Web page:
We’re back from our trip to New York to scout out productions you might want to see (or not), shows that might tour South Florida and scripts that might be worth reviving in our regional theaters – many of which with elements nominated for Tony Awards. We will run our reviews intermittently over the next few weeks. The shows include: Shuffle Along, School of Rock, The Humans, The Father, Bright Star and Waitress. Links to other reviews can be found at the bottom as the reviews run.
By Bill Hirschman
Looking at faded sepia photographs and listening to scratchy primitive recordings, you wonder what productions were really like live in vibrantly-colored three dimensions when vaudeville was surrendering to legit Broadway.
Were the Ziegfeld Follies or George White’s Scandals as spectacular as the second-hand reports of the day, or were expectations of the period so much lower, so much quainter than today?
The proud, insolent answer is fired back in roaring spectacular style from the stage of The Music Box theater on Broadway where Shuffle Along fuses breathtaking, dancing, glorious music and a social message into a seamless whole.
If not for Hamilton, this celebration of early musical theater and a simultaneous examination of racial prejudice would be the leading contender for half the Tony Award categories next month. Some of the finest talents working in theater today have polished this production to a high gloss like the patent leather tap shoes hammering the stage.
Audiences also have a once-in-a-lifetime opportunity to witness the awe-inspiring confluence of two legendary partners, Audra McDonald and Brian Stokes Mitchell, with three performers at the top of their game, Billy Porter, Joshua Henry and Brandon Victor Dixon, and one blazing relative neophyte, Adrienne Warren.
The original Shuffle Along was a 1921 musical which reportedly broke ground in a half-dozen ways including as the first major black musical with a plot rather than just a revue, the first such to be staged on Broadway (albeit far north on Broadway) and the first Broadway show acted, written, composed, directed and for all intents and purposes produced by African-Americans. The songs were by Noble Sissle and Eubie Blake, the headliners/managers were the vaudeville team F.E. Miller and Aubrey Lyles and it featured performances by then-prominent famous names like Lottie Gee, Gertrude Sanders, Florence Mills, and later replacements like the soon-to-become even more famous Josephine Baker and Paul Robeson.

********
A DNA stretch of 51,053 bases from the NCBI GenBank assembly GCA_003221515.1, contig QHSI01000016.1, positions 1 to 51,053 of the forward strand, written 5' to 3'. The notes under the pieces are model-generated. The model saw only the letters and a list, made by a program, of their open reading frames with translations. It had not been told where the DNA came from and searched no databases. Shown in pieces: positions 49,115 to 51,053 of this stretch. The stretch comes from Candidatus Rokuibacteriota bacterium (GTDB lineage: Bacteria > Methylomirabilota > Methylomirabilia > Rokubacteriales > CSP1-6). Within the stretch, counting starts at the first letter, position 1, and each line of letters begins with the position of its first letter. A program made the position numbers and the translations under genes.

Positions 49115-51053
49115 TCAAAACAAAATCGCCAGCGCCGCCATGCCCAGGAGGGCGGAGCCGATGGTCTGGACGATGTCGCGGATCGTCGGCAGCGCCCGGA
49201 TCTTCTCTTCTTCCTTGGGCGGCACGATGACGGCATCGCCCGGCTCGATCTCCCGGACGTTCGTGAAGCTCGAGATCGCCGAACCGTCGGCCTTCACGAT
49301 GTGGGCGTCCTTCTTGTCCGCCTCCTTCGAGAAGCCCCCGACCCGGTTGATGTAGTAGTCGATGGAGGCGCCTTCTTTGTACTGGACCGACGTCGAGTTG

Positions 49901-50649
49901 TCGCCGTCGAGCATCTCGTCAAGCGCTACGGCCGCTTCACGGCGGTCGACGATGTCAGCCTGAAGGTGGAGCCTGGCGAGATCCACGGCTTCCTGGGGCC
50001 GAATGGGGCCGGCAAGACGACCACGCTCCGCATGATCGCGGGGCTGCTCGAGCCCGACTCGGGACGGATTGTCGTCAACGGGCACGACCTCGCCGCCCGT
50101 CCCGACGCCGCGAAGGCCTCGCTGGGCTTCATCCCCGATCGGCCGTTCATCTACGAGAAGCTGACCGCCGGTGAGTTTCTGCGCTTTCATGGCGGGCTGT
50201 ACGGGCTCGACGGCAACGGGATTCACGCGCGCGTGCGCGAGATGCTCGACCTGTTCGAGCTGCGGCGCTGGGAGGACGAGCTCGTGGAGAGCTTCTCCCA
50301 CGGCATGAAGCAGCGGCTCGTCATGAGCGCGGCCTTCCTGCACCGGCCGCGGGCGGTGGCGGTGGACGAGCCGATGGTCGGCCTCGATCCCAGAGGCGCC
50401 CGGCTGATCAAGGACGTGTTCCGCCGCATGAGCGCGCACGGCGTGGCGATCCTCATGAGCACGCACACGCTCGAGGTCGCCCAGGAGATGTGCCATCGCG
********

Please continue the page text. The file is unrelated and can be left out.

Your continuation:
This 2016 Shuffle Along – whose full title includes Or The Making Of the Musical Sensation of 1921 And All That Followed – is the beloved brainchild of director George C. Wolfe (Angels In America, Jelly’s Last Jam). For several years, Wolfe shepherded this musical that charts the development of a cultural watershed and its aftermath, featuring a new book interspersed with scenes from the original show and with a score drawing heavily on the catalog of Sissel and Blake. Like Cabaret, it uses the musical theater construct as a platform for documenting serious issues while seducing the audience with entertaining song and dance.
Wolfe’s script is a kind of vaudeville from beyond the grave as the principals of the production narrate directly to the audience the saga of the show’s evolution, then chart how the allure of continued success broke apart the creative team and sent them into near obscurity. The show has a distinct emotional arc from an ebullient opening through uplifting triumph to a rue-filled tragic slide for all of the principals. Frequently, the narrators make acerbic asides to the modern audience such as noting the controversy over charging a top ticket price of $2.50.
Racial issues are faced head-on throughout. Every character has faced the soul-scarring dichotomy of being applauded by white people, while being denied access to the theater except through the back door. When the show runs out of money in previews on the road and not been paid in weeks, F. E. Miller unites them with an a capella “Swing Along” echoing the broader importance of what they are attempting – whose rendition by Mitchell is one of the goose-bump inducing highlights of the entire show.
There are easily a dozen similar moments that could double the length of this review. The production number “I’m Just Wild About Harry” would stop the show if it wasn’t the Act One closer.
But the explosive standout among this brace of fireworks is Savion Glover’s choreography. A frequent colleague of Wolfe in such works as Jelly’s Last Jam and the groundbreaking Bring in ‘da Noise, Bring in da Funk, the ultra-modern tap genius has produced his masterwork. The electrical current flows from the moment you hear tap dancers warming up behind the heavy red curtain even before the overture begins. His dance vocabulary seems as period authentic as anyone could discern, but, in fact, the moves inside that framework are as endlessly inventive and original as conceivable. Whether it’s a stage of superb dancers pounding their tap shows on the floor or the principal actors gliding around the stage, Glover’s joy-filled work is as flawless as the ensemble’s execution.